That said, it is not all bad news! In our charity practice we are helping charities find innovative ways to make resources go further and there is still a considerable amount of new money entering the sector. The question then is how to access these funds?
While it may sound trite, the answer is relatively simple: good governance. Gone are the days where grant-giving organisations would simply write a cheque and wave goodbye to the funds. We are now in an era where all charity trustees need to evidence that they are working effectively even in grant-giving organisations. It is therefore important that they can measure the impact of their grants with good governance being the key to demonstrate this effectiveness.
Recently, we have seen the launch of Governance Codes both north and south of the Border. As you can imagine, the codes are very similar in their philosophy, however they differ in terms of specifics. The Scottish Governance Code has five core principles which are:
■ Organisational purpose
■ Board behaviour
There is also useful practical help which can be found online at www.governancecode.scot.
The English Code is more detailed and has an overarching principle of organisational purpose and then the following six sub-purposes:
■ Decision making, risk and control
■ Board effectiveness
■ Diversity and openness
For a board which is perhaps struggling, the English Code is particularly helpful as it provides more detail and provides an excellent framework for charities who are either setting up, relatively inexperienced or keen to ensure they are “ticking all of the boxes”.
The Scottish Code however is much less prescriptive, which can be useful when dealing with charities of varying sizes since not all charity boards have the resources available to implement some of the suggestions under the English Code.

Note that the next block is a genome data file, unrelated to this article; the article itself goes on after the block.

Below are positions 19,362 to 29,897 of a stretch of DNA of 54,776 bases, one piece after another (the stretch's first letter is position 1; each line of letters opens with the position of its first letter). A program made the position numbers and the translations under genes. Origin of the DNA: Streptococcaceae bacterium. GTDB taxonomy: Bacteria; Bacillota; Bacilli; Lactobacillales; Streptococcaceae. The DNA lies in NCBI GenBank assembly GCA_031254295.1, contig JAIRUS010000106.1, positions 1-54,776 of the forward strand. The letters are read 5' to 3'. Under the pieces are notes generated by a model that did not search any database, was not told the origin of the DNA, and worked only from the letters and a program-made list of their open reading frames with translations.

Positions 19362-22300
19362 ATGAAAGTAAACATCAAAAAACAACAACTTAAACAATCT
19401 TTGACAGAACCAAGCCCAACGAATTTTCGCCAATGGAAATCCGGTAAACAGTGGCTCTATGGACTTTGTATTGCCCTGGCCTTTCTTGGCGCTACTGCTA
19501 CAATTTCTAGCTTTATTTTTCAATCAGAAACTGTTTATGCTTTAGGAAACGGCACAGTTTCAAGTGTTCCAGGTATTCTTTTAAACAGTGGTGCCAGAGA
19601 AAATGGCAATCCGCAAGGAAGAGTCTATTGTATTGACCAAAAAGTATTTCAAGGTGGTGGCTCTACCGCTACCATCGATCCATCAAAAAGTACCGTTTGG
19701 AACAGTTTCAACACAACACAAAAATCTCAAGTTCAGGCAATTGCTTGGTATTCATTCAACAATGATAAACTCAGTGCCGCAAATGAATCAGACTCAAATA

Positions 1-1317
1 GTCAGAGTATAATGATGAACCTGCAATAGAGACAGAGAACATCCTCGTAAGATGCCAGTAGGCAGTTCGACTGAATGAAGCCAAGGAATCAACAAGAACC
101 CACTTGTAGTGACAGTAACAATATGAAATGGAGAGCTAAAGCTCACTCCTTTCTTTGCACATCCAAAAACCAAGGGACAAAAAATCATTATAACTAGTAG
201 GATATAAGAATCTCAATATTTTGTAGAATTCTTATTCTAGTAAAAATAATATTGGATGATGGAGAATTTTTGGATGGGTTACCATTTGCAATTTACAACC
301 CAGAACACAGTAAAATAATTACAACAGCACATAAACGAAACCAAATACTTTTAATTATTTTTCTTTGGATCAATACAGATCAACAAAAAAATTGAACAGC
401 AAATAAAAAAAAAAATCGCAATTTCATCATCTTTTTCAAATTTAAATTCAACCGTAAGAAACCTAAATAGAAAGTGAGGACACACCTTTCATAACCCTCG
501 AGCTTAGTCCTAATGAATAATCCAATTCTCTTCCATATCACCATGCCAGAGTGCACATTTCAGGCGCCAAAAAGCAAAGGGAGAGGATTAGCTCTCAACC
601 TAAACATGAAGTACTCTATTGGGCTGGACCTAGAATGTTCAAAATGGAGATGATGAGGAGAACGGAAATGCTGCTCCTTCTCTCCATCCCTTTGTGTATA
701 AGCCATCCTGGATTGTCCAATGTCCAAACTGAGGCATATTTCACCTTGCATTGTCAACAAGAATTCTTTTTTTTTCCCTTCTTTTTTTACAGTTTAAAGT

While the Scottish Governance Code is not mandatory it does show very good governance in itself to evaluate your performance as a charity against the Code, and use this as part of your strategyin the future.
Another way to evidence good governance and stewardship is the use, where necessary, of notifiable events procedure with the Office of the Scottish Charity Regulator (OSCR). Despite some recent press coverage, the regime does not seem to be particularly well-recognised or understood within the sector.
OSCR should be contacted by the board of trustees following an instance or event which may have a significant impact on the charity. In my experience, OSCR is very reasonable when dealing with notifiable events and indeed view the fact that a board notifies them to be in itself a sign of good governance. The main objective is to ensure that you provide OSCR with the information as to what has happened, what you have done about it and what, as a board, you are doing to try to minimise the risk of it happening again.
My advice to Trustees is, if in doubt, you should report these matters, otherwise you may be on the back foot should anyone outside of the charity raise concerns with OSCR. If the decision is taken not to notify, then justification for that decision should be Minuted, this again shows OSCR that due consideration has been given and signals good governance.
Finally, there has also been an increase in the number of charities moving from appointing Trustees on an indefinite basis to fixed terms of office. I think that this is positive for the sector, as it can assist in keeping boards fresh, vibrant and engaged, while reducing the pressure on charity trustees to be there for life.
Despite a degree of negative press over the past few years the charity sector has certainly evolved and, in my opinion, risen to the occasion. While there are some who struggle, many charities are thriving despite difficult economic times and I believe that good governance is the key to this.
Lianne Lodge is a partner at Gillespie Macandrew